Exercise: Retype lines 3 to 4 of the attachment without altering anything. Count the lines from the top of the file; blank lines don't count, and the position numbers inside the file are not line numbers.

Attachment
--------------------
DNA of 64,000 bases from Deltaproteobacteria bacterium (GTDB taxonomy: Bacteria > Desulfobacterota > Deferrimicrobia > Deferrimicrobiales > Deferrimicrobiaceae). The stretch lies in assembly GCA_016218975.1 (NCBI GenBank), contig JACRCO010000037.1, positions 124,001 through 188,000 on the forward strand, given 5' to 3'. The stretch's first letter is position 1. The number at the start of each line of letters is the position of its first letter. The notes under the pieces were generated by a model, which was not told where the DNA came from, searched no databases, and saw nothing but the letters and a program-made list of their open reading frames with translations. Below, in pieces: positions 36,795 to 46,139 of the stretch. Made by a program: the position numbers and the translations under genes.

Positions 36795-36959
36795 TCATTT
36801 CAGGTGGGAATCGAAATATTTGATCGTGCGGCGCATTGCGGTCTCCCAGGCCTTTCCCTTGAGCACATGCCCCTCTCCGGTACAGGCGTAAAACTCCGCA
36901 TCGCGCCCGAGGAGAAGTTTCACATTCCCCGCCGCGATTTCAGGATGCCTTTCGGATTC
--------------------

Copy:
36795 TCATTT
36801 CAGGTGGGAATCGAAATATTTGATCGTGCGGCGCATTGCGGTCTCCCAGGCCTTTCCCTTGAGCACATGCCCCTCTCCGGTACAGGCGTAAAACTCCGCA